Allen Woo discusses the integration of Change Management at the individual and organizational level

Organizations continually introduce changes in response to internal and external stimuli. Some of these changes focus on processes, some on technologies, and some on the structure of the organization. Allen Woo, a business management specialist, discusses in depth the integration of Change Management at the individual and organizational levels.

No matter what type of change, each one requires that the organization move from its Current State through a Transition State into a Future State. Organizations are made up people who must move from their current states to Future States.

Change Management is about helping organizations change. This means that people will accept and embrace change. Prosci’s Change Management method provides Change Management Practitioners the tools and processes to develop customized, targeted, and research-based Change Management strategies to achieve project results.

Unique integration of Change Management at both the organizational and individual levels leads to an outcome-oriented approach that meets all the needs of those affected by the change. Every affected employee must make the transition from their current state to their future state.

Woo explains that individual change is possible only if we understand how people make successful changes. People move through the process of change in a predictable manner, whether they are at work or in the community. The individual level of Change Management provides a framework that allows a person to make the transition.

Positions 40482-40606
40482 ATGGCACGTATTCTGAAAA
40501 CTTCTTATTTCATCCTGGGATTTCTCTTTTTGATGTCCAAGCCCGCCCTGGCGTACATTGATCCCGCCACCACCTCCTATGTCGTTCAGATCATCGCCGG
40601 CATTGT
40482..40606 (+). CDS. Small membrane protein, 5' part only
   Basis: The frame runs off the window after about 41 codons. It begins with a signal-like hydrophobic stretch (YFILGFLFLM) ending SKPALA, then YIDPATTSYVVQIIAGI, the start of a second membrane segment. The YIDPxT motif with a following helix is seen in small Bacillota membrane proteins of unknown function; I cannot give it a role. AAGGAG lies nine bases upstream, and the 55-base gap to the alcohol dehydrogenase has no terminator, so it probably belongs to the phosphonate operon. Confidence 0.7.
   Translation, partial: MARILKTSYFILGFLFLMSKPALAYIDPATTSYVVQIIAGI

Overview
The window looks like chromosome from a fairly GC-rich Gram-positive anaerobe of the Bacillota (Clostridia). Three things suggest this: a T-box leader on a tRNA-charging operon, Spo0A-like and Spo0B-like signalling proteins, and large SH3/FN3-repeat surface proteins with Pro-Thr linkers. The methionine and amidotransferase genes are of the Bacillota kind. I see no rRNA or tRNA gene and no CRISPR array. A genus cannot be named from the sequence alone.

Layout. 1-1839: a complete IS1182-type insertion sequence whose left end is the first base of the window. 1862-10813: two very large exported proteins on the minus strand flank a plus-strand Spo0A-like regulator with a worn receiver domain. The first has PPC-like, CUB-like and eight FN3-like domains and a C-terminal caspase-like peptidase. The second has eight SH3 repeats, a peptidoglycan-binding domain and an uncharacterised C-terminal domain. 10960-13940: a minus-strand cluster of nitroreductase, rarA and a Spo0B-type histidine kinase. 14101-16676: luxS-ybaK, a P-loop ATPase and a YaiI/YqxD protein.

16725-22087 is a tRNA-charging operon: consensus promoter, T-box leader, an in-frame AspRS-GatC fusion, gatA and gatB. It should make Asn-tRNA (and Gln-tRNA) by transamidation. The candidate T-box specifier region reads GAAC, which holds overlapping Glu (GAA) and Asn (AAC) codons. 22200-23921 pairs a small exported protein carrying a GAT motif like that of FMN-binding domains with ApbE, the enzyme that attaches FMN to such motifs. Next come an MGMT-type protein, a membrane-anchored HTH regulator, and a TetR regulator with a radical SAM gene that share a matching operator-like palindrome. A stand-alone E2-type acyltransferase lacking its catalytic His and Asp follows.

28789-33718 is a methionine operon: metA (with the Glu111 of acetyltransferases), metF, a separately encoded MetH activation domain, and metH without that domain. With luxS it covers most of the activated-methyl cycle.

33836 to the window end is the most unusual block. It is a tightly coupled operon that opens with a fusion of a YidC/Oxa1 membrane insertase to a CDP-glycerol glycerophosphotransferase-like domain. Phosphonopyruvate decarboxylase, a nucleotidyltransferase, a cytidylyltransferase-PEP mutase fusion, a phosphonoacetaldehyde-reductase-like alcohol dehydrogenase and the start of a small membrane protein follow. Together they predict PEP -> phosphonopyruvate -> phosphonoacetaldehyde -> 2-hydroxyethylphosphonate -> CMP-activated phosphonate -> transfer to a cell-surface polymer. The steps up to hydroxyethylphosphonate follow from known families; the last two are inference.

In Prosci’s Change Management methodology, the ADKAR Model is used in a variety of ways. First of all, it helps people make sense of change. In addition, it guides organizational Change Management plans, measures the progress of a change, diagnoses gaps and develops corrective actions, enables managers and supervisors to lead change, and provides a common language for change throughout the organization.

“While change happens one person at a time, most projects and initiatives impact many people, and it is not feasible to take a one-person-at-a-time approach,” Woo explains. “Change Management at the organizational level describes the steps, activities, and tools that a Change Management project team can follow to enable individual changes on a broader scale. Prosci’s 3-phase process presents a research-based approach to creating a customized Change Management strategy and plans that influence individual change.”

An effectual Change Management method needs two components. It needs an individual-level Change Management model that describes how a person transitions through Change, and an organizational-level Change Management approach that describes the process and tools practitioners use.

The individual-level Change Management model provides an outcome-oriented approach to Change Management. The ADKAR Model describes what organizational-level Change Management efforts are intended to achieve.

Managing Change without both perspectives is ineffective. Without a Change Management model at the individual level, your work will only focus on activities, such as sending a communiqué, without an orientation to the desired outcome of those activities, such as building awareness of the need for Change.

Without a Change Management process at the organizational level, changes become unmanageable when they impact dozens, hundreds, or thousands of employees. The organizational-level Change Management framework guides Change Management work in a scalable and repeatable way.

The organizational-level Change Management process provides an activity-oriented approach and sets out the actions a practitioner should take for a project or initiative. Prosci’s 3-phase process describes what you will do to build the Change Management plans that ultimately influence the individual transitions required by your project. By aligning what you are trying to achieve with what you are doing, you can ensure that Change Management contributes to more successful organizational and project outcomes.